The Iowa Court of Appeals has upheld a child endangerment conviction in a case involving a 6-year-old boy who was subjected to a literal, physical tug of war between his divorced parents. (Creative Commons photo via Pxhere.com)
The Iowa Court of Appeals is poised to rule on a lawsuit that pits state regulators against a nurse accused of physically abusing a hospital patient.
The case involves a 66-year-old woman who in 2017 was a patient in the Behavioral Unit of St. Luke’s Hospital in Cedar Rapids. The woman was diagnosed with bipolar disorder and severe recurrent mania, as well as insomnia and other medical conditions.
On New Year’s Eve 2017, registered nurse Elizabeth Babka found the woman sleeping in a recliner in the unit’s day room. Babka alleged woke the woman and told her she needed to sleep in her room. The woman became upset and combative, but Babka and a colleague stood the woman up, walked her toward her room, and then pulled the woman into her room by her arm.
Court records indicate surveillance video shows the woman left her room a short time later, then walked down the hall. Babka allegedly pulled the woman into the unit’s “seclusion room,” then called a physician to get authorization, telling the doctor that the woman was out of control and needed to be locked in seclusion and given an injection of the anti-psychotic medication Thorazine. According to the state, video surveillance allegedly shows the woman was calm at the time and was either quietly sitting on the mattress or wandering around the seclusion room.
At about 5 a.m., Babka administered the medication and locked the door to the seclusion room, at which point the woman began showing signs of distress and began banging on the walls and yelling.
Babka was subsequently fired, as was the nurse who helped her move the patient from the recliner. The Department of Inspections and Appeals investigated and issued a finding of dependent adult abuse involving unreasonable punishment and assault.
Babka contested that finding, and an administrative law judge ruled in her favor, reversing the finding of abuse. The director of DIA, however, confirmed his agency’s finding of abuse, but added that because the abuse was unlikely to reoccur, Babka’s name should not be placed on the state’s abuse registry. That decision was later affirmed by a district court judge, which led to an appeal.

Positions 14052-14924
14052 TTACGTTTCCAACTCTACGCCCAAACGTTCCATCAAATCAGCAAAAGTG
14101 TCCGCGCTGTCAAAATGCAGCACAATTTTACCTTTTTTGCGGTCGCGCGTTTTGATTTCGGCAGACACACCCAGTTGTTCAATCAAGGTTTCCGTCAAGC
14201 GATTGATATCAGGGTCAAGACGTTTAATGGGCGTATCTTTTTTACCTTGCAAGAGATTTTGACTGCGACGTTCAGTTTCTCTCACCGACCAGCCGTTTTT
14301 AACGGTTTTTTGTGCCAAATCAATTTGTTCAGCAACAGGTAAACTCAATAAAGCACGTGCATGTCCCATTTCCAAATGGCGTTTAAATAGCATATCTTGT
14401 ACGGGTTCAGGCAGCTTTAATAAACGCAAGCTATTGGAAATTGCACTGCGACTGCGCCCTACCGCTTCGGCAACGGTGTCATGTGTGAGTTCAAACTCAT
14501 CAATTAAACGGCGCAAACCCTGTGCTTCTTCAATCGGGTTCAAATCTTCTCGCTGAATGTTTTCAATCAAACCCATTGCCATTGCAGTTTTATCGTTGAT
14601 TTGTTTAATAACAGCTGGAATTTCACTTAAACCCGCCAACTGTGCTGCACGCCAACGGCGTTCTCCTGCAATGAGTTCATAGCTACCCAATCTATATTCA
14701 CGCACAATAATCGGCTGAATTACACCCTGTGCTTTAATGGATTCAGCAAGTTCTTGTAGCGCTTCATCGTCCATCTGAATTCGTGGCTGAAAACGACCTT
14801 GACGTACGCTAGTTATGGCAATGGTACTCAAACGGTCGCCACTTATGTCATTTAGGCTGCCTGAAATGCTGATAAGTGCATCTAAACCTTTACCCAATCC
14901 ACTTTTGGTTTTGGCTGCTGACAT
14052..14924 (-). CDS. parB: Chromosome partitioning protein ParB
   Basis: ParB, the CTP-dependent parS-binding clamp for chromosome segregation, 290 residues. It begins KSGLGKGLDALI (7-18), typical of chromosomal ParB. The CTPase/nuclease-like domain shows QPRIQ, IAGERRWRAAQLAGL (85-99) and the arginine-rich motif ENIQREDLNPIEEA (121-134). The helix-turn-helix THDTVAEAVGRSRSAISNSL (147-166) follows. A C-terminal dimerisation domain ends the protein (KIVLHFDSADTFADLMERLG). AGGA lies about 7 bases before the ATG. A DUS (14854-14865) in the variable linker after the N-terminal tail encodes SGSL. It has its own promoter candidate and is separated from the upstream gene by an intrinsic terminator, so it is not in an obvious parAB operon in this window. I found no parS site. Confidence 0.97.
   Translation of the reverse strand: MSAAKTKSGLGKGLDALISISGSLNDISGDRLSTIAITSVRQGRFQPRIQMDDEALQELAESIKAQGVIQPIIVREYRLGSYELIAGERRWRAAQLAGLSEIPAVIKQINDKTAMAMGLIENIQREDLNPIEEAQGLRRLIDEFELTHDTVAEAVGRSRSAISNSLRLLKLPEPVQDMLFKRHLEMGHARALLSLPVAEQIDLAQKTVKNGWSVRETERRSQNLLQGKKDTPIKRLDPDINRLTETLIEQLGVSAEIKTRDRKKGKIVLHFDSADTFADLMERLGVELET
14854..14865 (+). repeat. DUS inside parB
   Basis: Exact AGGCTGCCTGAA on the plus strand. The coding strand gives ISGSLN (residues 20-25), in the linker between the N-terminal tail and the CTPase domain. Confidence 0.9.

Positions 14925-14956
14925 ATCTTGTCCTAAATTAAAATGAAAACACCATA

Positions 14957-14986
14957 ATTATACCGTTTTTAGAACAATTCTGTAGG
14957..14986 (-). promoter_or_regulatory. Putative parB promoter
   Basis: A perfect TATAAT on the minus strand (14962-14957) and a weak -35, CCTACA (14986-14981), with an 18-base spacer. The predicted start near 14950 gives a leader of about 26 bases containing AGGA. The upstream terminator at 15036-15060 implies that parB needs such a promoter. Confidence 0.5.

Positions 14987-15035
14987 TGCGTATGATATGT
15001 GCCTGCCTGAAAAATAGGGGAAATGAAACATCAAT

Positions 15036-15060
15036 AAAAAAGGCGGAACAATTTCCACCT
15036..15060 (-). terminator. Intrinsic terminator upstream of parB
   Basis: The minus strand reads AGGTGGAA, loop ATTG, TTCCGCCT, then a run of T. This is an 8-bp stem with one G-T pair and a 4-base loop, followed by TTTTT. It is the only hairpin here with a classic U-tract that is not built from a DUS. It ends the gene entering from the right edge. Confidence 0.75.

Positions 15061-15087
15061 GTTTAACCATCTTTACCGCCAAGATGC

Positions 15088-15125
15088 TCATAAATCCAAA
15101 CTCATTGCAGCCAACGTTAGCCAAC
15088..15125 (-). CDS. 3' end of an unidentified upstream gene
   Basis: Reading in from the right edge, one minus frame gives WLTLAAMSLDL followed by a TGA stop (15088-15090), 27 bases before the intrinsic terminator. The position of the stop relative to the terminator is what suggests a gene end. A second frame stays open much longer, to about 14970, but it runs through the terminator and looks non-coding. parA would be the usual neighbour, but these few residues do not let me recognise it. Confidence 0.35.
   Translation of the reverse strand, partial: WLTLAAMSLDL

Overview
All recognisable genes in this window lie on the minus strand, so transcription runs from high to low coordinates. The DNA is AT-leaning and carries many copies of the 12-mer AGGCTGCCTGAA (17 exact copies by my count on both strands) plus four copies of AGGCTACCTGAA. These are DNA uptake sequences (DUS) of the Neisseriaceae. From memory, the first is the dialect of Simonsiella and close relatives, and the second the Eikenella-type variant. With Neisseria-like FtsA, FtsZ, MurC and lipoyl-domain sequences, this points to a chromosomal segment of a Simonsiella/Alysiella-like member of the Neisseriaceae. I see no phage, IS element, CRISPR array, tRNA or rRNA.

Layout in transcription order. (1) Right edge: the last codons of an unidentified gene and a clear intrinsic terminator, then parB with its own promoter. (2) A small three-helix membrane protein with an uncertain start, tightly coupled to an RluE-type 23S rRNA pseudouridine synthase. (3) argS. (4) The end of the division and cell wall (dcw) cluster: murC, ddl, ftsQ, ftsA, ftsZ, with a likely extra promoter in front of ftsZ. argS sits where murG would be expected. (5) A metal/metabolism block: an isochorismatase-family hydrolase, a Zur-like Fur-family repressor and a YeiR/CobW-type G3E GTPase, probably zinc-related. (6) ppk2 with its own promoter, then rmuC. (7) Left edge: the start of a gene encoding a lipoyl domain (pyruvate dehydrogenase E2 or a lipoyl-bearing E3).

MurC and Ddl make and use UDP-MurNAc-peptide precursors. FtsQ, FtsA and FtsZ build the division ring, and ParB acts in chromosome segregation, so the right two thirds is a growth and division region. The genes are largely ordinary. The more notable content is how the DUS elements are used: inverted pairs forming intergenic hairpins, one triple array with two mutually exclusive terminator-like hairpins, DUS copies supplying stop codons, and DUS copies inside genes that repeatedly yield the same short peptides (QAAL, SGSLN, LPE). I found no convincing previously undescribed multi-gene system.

Attorneys for Babka recently argued their case before the Iowa Court of Appeals, saying the district court judge upheld the DIA director’s decision even after determining there was “little factual evidence” to support the allegation of abuse.
“The end result is a terrifying one that should not be permitted under Iowa law,” Babka’s attorneys argued in a brief filed with the Court of Appeals. “A nurse who did not commit abuse is nevertheless found guilty of abuse despite the allegation having little factual support and a complete lack of legal justification in its final decision. Such an occurrence cannot be upheld …”
According to the state, Babka admitted that she should have allowed the patient to continue sleeping in the day room. The state also alleges Babka violated a policy that says the only time it is permissible to physically force patients to do something against their will is in an emergency and there is imminent risk of injury, as well as a policy that says seclusion is a measure of last resort not to be used for discipline or the convenience of the staff.
Our stories may be republished online or in print under Creative Commons license CC BY-NC-ND 4.0. We ask that you edit only for style or to shorten, provide proper attribution and link to our web site. Please see our republishing guidelines for use of photos and graphics.